[0013] These as well as other features and advantages of the present invention will become apparent to those of ordinary skill in the art by reading the following detailed description, with appropriate reference to the accompanying drawings.

BRIEF DESCRIPTION OF FIGURES

[0014] Presently preferred embodiments of the invention are described below in conjunction with the appended drawing figures, wherein like reference numerals refer to like elements in the various figures, and wherein:

[0015]FIG. 1A is a side view of an illustration of packaging employed in accordance with one embodiment of the present invention;

[0016]FIG. 1B is an expanded view of FIG. 1A illustrating bonds arranged in accordance with one embodiment of the present invention;

[0017]FIG. 2A is a cut open top view of FIG. 1A;

[0018]FIG. 2B is an expanded view of FIG. 2A illustrating bonds arranged in accordance with one embodiment of the present invention;

[0019] FIGS. 3A-3C are conceptual process diagrams showing various stages of a method of processing a surface according to one embodiment of the present invention;

[0020] FIGS. 4A-4C are conceptual process diagrams showing various stages of a method of processing another surface according to one embodiment of the present invention;

[0021]FIG. 5A illustrates a conceptual processing step employed in one embodiment of the present invention;

[0022]FIG. 5B illustrates a conceptual final bond created in accordance with one embodiment of the present invention;

[0023] FIGS. 6A-6B conceptually illustrate the processing step of FIG. 5A;

[0024]FIG. 7A conceptually illustrates individual atoms of FIG. 6A;

[0025]FIG. 7B conceptually illustrates individual atoms of FIG. 6B;

[0026] FIGS. 8A-8B illustrate amounts of concentrations present according to FIGS. 7A-7B;

[0027]FIG. 8C illustrates a bond formed in accordance with one embodiment of the present invention; and

[0028]FIG. 9 is a flowchart depicting functional steps employed in one embodiment of the present invention.

DETAILED DESCRIPTION OF EXEMPLARY EMBODIMENTS A. Overview

[0029] In accordance with exemplary embodiments of the present invention, a method is provided for bonding and packaging components and members of Micro-Electro-Mechanical Systems (MEMS) and MEMS based products using a Solid-Liquid InterDiffusion (SLID) bonding process, a process not believed to have been previously contemplated in the MEMS and MEMS based technology field. For example, a MEMS product such as a ring-laser gyroscope, may be manufactured using a bonding and packaging process according to embodiments of the present invention. Additionally, devices such as micro-machines as well as devices fabricated using nano-technology or other electronic and mechanical processing methods, may be bonded and packaged in accordance with embodiments of the present invention. Furthermore, a description of a MEMS device fabricated in accordance with one embodiment of the present invention is provided.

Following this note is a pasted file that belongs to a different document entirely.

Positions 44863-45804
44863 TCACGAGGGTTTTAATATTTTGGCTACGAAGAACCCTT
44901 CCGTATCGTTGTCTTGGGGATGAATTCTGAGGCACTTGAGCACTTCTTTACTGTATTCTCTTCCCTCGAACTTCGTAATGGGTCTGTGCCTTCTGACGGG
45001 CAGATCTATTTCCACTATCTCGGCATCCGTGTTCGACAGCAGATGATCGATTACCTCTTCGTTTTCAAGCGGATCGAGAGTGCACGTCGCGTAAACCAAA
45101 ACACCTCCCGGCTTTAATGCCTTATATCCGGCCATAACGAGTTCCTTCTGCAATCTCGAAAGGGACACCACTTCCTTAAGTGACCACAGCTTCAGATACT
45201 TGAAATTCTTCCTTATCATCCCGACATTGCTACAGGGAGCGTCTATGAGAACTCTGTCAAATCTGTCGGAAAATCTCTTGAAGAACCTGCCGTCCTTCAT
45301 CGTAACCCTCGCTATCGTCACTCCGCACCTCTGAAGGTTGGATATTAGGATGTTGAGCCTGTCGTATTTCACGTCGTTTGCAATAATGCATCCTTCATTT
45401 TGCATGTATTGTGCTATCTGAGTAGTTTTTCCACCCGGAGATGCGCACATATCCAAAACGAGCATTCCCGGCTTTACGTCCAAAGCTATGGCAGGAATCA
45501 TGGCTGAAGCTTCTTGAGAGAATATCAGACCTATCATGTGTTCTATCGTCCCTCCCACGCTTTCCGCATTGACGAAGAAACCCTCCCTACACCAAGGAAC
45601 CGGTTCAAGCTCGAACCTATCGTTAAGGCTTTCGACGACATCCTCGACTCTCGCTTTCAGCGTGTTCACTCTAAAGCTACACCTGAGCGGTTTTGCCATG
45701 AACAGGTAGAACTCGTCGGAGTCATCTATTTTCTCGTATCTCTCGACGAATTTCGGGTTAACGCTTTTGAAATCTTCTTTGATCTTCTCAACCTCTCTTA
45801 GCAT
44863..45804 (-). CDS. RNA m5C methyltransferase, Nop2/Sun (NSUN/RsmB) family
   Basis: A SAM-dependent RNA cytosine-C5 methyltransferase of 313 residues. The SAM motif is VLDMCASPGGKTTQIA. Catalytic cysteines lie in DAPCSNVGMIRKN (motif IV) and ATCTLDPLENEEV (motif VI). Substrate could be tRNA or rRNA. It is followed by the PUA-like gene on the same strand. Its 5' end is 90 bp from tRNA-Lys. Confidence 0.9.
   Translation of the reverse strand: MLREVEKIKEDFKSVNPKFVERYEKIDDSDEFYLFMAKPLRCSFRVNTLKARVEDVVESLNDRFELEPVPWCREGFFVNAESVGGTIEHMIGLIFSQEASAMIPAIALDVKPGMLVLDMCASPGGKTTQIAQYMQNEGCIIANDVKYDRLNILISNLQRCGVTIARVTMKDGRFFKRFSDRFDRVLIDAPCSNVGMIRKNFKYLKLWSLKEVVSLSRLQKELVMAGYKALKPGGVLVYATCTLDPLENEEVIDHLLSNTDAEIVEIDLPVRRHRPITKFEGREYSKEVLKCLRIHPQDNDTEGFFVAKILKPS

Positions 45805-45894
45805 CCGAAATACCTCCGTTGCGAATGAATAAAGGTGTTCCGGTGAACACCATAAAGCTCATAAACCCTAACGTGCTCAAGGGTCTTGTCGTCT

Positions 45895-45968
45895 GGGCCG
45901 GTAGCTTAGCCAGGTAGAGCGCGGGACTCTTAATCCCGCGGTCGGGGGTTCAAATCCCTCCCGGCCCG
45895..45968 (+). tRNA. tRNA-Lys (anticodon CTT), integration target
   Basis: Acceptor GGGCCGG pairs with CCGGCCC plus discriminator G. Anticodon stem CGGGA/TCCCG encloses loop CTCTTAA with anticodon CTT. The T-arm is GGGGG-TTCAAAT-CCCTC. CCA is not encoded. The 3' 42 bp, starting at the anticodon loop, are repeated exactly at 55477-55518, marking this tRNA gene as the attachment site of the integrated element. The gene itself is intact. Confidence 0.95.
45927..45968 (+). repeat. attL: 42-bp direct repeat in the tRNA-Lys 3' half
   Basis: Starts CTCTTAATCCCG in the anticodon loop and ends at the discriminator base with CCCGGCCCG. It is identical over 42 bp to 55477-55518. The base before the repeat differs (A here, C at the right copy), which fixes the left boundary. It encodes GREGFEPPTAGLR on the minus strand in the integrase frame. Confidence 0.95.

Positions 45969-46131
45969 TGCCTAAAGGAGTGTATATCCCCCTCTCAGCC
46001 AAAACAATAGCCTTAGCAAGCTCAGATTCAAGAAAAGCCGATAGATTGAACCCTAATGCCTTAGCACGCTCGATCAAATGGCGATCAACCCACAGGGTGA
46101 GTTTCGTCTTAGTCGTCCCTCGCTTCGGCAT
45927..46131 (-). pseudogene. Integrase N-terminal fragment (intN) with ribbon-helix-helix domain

[0030] B. A Microchip Package for MEMS Based Products

[0031]FIG. 1A is a side view of an illustration of packaging employed in accordance with one embodiment of the present invention. A chip 100 is provided as a housing for a micro-machine 110. The chip 100 includes a molded plastic package 102 comprising multiple pins 104 a-b. A substrate 106 is present at the base of the chip 100 within the plastic package 102. A micro-machine chip 108 is coupled to the substrate 106 and to the micro-machine 110. A cover 114 is coupled to the micro-machine chip 108 using multiple bonds 116 a-b. The cover 114 is coupled to the micro-machine chip 108 in a manner such that open space 112 remains between the cover 114 and the micro-machine 110. Leads 118 a-b are present to electrically couple the micro-machine chip 108 to the pins 104 a-b.

[0032] The chip 100 illustrated in FIG. 1A may comprise more or fewer members than described. For instance, two pins 104 a-b have been illustrated, although those skilled in the art will recognize that a chip may comprise no extruding pins or hundreds of pins. Additionally, more or fewer members may be present in the chip 100 other than the substrate 106, the micro-machine chip 108, the micro-machine 110 and the cover 114. In one embodiment, the chip 100 comprises a MEMS with the micro-machine 110 illustrated in FIG. 1A operable to perform electrical and mechanical operations. The cover 114 is preferably comprised of a material such as silicon, glass or a ceramic material. The cover 114 includes a cavity which allows open space 112 between the cover 114 and the micro-machine 110 providing components of the micro-machine 110 the ability to move freely. For example, a miniaturized valve may be movably coupled to the micro-machine 110 and the valve may open and close within the open space 112 provided. The micro-machine 110 may be any such electro-mechanical machine used in accordance with MEMS and MEMS based devices and may be comprised of a silicon substrate. For instance, the micro-machine 110 may be a sensor for use in an air-bag system in an automobile.